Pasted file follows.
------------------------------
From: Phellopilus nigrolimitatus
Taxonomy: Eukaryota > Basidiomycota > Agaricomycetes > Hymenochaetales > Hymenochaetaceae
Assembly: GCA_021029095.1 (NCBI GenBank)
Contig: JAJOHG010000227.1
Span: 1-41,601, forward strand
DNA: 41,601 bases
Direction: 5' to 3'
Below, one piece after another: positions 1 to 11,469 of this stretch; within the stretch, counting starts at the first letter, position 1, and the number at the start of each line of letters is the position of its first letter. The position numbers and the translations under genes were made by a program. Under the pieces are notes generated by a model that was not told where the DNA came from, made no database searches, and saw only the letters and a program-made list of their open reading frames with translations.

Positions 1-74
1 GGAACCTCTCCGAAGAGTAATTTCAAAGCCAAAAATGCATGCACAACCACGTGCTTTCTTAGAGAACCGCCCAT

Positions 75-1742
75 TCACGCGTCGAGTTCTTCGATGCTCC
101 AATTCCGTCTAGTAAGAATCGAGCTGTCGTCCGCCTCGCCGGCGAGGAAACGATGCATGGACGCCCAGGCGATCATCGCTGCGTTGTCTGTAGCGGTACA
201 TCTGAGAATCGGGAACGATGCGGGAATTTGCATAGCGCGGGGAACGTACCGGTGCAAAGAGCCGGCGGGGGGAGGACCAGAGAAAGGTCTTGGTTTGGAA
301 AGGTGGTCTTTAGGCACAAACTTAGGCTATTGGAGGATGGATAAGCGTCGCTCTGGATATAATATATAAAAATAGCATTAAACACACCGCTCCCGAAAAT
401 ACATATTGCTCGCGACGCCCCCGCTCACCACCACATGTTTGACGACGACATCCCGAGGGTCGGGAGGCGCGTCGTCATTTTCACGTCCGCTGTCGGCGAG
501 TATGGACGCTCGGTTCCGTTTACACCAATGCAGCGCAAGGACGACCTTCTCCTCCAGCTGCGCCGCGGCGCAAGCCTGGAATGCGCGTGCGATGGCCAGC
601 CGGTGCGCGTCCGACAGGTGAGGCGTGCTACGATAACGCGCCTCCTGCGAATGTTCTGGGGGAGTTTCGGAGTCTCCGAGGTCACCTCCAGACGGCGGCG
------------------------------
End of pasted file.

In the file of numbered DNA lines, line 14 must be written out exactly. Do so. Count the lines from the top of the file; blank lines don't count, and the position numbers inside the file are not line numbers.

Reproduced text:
201 TCTGAGAATCGGGAACGATGCGGGAATTTGCATAGCGCGGGGAACGTACCGGTGCAAAGAGCCGGCGGGGGGAGGACCAGAGAAAGGTCTTGGTTTGGAA